Why justifying an analytics investment isn’t always easy

Peter Hawkins | Executive General Manager Solutions, Innovation and Partners at Modis Australia Posted 03 August 2020

It’s becoming increasingly important that businesses of all sizes, and across all industries, put data and analytics at the centre of their decision-making.

In fact, in this digital age, not doing so carries a huge amount of risk.

However, that doesn’t mean that the decision to invest in an analytics platform or project is always easy to justify. In fact, it can be a significant headache for a person or team who is responsible for putting together a pro-analytics business case.

This article was originally published by Peter Hawkins on Linkedin.

Read the original article

In my experience, this is due to four key reasons: 

  1. Some outcomes are hard to measure.
    In many businesses, the return on an investment from an analytics solution can be very obvious. A large mining organisation that uses a data and analytics system to fine-tune its maintenance processes can, for instance, very rapidly save millions of dollars. The return on investment can be fairly immediate and very easy to predict.

    However, for a not-for-profit that uses data and analytics to identify at-risk youth, the investment can be much harder to measure. Social benefits – such as improvements in mental health, reduced drug use, or greater employability, are much harder to track and define than financial ones, and can often be influenced by a range of other factors. While having measurement in place is absolutely essential for many not-for-profits, it can be harder for stakeholders to clearly demonstrate the benefits.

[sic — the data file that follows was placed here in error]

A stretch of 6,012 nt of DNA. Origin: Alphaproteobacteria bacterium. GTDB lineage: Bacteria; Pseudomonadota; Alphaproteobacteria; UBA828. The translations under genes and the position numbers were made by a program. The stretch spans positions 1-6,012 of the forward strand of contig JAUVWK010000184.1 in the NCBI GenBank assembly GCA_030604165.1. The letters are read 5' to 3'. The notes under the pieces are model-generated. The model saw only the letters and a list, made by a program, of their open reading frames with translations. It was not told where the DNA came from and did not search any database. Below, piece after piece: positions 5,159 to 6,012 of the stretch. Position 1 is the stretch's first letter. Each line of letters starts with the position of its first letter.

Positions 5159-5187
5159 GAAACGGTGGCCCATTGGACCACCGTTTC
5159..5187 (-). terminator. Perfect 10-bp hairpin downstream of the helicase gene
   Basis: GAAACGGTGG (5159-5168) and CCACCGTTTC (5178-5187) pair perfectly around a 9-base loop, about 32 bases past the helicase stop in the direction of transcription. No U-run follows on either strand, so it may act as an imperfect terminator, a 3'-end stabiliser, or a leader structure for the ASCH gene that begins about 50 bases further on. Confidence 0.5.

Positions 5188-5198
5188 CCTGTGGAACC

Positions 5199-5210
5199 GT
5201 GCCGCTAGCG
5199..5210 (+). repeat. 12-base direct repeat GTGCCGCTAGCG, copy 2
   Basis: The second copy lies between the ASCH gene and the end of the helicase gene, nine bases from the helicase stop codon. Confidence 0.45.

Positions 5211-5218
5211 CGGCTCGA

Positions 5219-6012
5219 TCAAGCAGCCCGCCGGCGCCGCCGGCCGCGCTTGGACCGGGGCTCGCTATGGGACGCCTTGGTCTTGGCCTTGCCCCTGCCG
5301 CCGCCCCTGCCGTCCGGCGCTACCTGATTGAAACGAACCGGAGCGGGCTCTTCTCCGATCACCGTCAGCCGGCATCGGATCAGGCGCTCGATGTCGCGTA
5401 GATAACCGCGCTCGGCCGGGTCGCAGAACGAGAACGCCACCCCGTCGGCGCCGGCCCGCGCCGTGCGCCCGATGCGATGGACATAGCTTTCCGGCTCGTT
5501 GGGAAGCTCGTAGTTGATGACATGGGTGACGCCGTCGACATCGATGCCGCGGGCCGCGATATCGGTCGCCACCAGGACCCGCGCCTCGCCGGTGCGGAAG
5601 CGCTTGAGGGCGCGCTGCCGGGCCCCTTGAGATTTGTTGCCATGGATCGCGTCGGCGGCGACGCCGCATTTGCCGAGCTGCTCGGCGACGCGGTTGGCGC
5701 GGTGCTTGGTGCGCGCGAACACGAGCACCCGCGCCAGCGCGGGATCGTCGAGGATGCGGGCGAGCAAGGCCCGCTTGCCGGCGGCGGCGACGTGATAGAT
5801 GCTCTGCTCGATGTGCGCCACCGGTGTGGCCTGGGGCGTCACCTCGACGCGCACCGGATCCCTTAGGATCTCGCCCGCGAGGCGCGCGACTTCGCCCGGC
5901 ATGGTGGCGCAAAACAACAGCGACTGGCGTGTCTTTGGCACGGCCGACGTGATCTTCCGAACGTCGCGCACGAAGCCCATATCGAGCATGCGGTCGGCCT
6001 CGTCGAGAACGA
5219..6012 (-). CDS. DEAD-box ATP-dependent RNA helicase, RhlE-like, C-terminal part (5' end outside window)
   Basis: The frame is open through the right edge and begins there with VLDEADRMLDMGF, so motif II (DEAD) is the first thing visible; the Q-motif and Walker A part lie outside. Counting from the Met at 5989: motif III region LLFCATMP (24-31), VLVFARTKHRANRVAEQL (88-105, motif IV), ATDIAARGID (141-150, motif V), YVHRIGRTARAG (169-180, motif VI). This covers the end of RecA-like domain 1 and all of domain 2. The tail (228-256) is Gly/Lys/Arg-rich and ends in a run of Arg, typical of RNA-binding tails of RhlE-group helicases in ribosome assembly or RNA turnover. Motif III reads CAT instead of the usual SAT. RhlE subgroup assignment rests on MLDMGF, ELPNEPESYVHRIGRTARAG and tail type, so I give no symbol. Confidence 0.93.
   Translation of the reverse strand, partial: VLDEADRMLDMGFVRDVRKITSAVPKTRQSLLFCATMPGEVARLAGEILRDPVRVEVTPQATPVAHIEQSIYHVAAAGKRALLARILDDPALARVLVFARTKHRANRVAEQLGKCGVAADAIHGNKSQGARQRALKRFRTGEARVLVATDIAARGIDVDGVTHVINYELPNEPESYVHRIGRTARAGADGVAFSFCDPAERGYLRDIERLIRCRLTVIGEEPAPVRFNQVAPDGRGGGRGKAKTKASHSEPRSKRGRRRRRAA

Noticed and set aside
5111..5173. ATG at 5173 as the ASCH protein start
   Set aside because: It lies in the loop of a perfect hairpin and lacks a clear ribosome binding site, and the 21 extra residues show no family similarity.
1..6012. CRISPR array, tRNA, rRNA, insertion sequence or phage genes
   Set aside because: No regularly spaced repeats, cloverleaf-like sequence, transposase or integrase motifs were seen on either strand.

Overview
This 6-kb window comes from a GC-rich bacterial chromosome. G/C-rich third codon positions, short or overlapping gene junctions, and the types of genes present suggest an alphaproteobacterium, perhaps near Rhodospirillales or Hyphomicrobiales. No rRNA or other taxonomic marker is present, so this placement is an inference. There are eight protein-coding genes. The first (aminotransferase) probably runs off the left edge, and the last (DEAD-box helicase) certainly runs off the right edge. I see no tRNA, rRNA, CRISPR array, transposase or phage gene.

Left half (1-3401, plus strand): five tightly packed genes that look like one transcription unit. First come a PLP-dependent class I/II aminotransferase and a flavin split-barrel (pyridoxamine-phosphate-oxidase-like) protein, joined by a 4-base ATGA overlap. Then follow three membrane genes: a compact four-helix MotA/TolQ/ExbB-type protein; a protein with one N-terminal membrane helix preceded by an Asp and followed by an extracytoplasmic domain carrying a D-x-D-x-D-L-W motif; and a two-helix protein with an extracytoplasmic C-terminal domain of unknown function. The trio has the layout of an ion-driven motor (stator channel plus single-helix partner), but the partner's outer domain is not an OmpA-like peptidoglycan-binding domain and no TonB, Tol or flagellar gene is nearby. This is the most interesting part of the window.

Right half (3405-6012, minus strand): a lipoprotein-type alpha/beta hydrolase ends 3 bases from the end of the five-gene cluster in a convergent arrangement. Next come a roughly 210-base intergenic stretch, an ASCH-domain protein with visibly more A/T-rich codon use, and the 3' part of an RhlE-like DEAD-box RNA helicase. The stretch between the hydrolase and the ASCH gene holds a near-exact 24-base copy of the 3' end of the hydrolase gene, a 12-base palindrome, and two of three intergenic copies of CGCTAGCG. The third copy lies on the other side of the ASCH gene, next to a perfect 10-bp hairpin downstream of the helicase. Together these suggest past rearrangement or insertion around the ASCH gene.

2. A new solution is more expensive than no solution (or so it may appear).
    Even though an analytics platform or solution will, in many cases, deliver fairly immediate and demonstrable returns, it still requires an up-front investment of some kind. For a business replacing an old and ineffective analytics solution with a new and powerful one, the productivity and efficiency gains may be fairly obvious and easy to explain. However, for a business with no solution at all, measuring the gains can take longer and be a little more complex.
  3. How do you measure the impact of something you stop from happening?
    One of the great benefits of a sophisticated data/analytics solution is that it can deliver predictive insights that help businesses to prevent things from happening in the future. These things may end up being very costly or bad for the business, but also impossible to measure definitively.

    By tracking the performance of a building’s air-conditioning units, for instance, a maintenance firm may be able to detect – very early on – when a piece of equipment needs a service, rather than waiting for the air-conditioning unit to fail. While we can estimate the cost savings of early intervention, it’s impossible to know with any degree of certainty, what the full impact would have been had the equipment been left unchecked.

    Similarly, by providing housing options to vulnerable young Australians when their social and employment data reveals they are most at risk, a not-for-profit may help prevent some young Australians from getting involved with drugs and ending up in the public hospital system. However, these outcomes can be extremely hard to track and measure.
  4. Social analysis is not always definitive.
    Analytics can certainly go a long way in helping not-for-profits respond to social needs – particularly when it comes to health, domestic violence and homelessness. However, the data relating to such issues can often be difficult to capture in its entirety. While there are approximately 250,000 cases of domestic violence reported in Australia every year, experts also know that this is likely to be the tip of the iceberg – with a huge percentage also unreported.

Putting together a business case for an analytics solution is a complex task. It’s something that our team at Modis have helped a number of our clients with, and we have built a number of strategies to overcome the problems above. If you’re interested in finding out more, get in touch.

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